Students who have special circumstances should contact the Hocking College Office of Financial Aid Services to discuss your circumstances. You should request a Change of Income form and return it with all supported documentation as soon as possible. Appeals for change in income will be accepted through December 1st for the current award year. Consideration will be given to situations involving the following:
- Loss of income earned from work (due to unemployment, plant closing, or termination)
- Loss of taxable income (such as alimony and unemployment)
- Loss of untaxed income (such as child support, worker's compensation or other income)
- Loss of income due to a disability, separation or divorce, death of a parent or spouse
We will review your request for any allowable changes that may help you and your family better afford the cost of education.
I receive no help from my parents and live on my own. Can I complete the FAFSA without using my parent’s information?
In order to be considered 'Independent', a student must be able to correctly answer yes to at least one of the dependency questions in section three of the FAFSA. Otherwise, your parent’s information is required. If you believe there are extenuating circumstances which prevents you from being able to obtain parent information, you may submit an appeal for a dependency override. You are responsible for providing appropriate documentation to support your request. Click on "Determining Dependency Status" link below for more information.
If I have a bachelor's degree, may I still receive Financial Aid?
Students with a bachelor's degree may still apply for the Federal College Work Study Program and Federal Direct Stafford loans (both subsidized and unsubsidized). However, students will not be eligible for the Pell or FSEOG grants.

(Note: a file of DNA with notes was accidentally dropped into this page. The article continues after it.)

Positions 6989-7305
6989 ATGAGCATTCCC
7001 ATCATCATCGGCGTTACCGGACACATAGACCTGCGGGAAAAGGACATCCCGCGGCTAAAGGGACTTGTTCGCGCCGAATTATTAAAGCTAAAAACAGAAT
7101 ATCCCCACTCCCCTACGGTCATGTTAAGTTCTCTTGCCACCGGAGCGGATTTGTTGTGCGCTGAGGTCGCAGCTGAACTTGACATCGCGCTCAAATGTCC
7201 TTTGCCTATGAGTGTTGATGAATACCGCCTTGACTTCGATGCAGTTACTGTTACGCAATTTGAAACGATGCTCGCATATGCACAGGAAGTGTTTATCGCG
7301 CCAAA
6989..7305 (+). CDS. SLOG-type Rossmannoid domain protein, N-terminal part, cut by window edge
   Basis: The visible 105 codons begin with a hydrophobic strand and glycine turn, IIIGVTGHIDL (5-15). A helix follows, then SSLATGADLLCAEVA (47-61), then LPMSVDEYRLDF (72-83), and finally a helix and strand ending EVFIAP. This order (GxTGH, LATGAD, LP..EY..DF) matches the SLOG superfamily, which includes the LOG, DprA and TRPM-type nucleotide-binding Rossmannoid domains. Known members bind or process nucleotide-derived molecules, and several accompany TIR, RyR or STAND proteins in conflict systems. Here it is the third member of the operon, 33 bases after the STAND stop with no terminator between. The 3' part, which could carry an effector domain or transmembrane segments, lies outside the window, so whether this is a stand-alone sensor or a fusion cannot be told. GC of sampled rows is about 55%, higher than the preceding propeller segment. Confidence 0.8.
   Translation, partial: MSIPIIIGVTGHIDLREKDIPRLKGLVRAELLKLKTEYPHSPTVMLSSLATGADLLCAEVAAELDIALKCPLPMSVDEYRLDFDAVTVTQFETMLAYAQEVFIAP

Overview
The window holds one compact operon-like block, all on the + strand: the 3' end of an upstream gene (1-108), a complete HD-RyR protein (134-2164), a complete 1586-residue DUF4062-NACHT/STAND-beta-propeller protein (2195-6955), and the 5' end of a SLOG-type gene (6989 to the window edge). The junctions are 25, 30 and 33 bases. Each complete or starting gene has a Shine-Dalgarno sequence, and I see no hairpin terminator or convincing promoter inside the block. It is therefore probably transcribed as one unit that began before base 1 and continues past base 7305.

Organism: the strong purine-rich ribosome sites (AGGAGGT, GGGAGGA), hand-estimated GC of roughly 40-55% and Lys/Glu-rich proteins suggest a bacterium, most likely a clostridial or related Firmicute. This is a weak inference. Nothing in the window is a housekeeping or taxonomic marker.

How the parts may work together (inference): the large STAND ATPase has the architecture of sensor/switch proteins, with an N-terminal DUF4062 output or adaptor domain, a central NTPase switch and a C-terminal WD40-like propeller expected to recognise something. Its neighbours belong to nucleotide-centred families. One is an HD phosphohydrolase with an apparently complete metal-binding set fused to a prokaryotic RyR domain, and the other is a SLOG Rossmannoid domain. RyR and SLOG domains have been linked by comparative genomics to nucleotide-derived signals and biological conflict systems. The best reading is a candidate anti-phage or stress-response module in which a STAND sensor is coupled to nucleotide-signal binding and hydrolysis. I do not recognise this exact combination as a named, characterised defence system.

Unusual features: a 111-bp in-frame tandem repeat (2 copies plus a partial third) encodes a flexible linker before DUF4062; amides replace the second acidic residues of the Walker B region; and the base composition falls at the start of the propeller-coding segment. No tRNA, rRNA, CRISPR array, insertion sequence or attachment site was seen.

What does Financial Aid Freeze or Census Date mean?
Hocking College uses a "freeze" date each term to determine a student's enrollment status for awarding financial aid. All financial aid that a student is eligible to receive will be disbursed after the Financial Aid Freeze Date. A student's maximum financial aid award is based upon full time enrollment for the term. The courses for which an eligible student is registered on the freeze date will determine the amount of financial aid a student may receive for the term.
This means that if a student adds or drops classes before the freeze date, the amount of financial aid the student is eligible for may be affected. If classes are added or dropped after the freeze date, the financial aid will not change if the student has attended the class, however, satisfactory academic progress (SAP) may be affected.
What happens to my financial aid if I add or drop classes, if I withdraw from college or if one of my classes is canceled?
These are complex situations, which can affect your financial aid drastically; do not take such situations lightly. Since aid levels are always based on your current enrollment status (full-time or part-time), it is very important for you to be aware of your enrollment level at all times.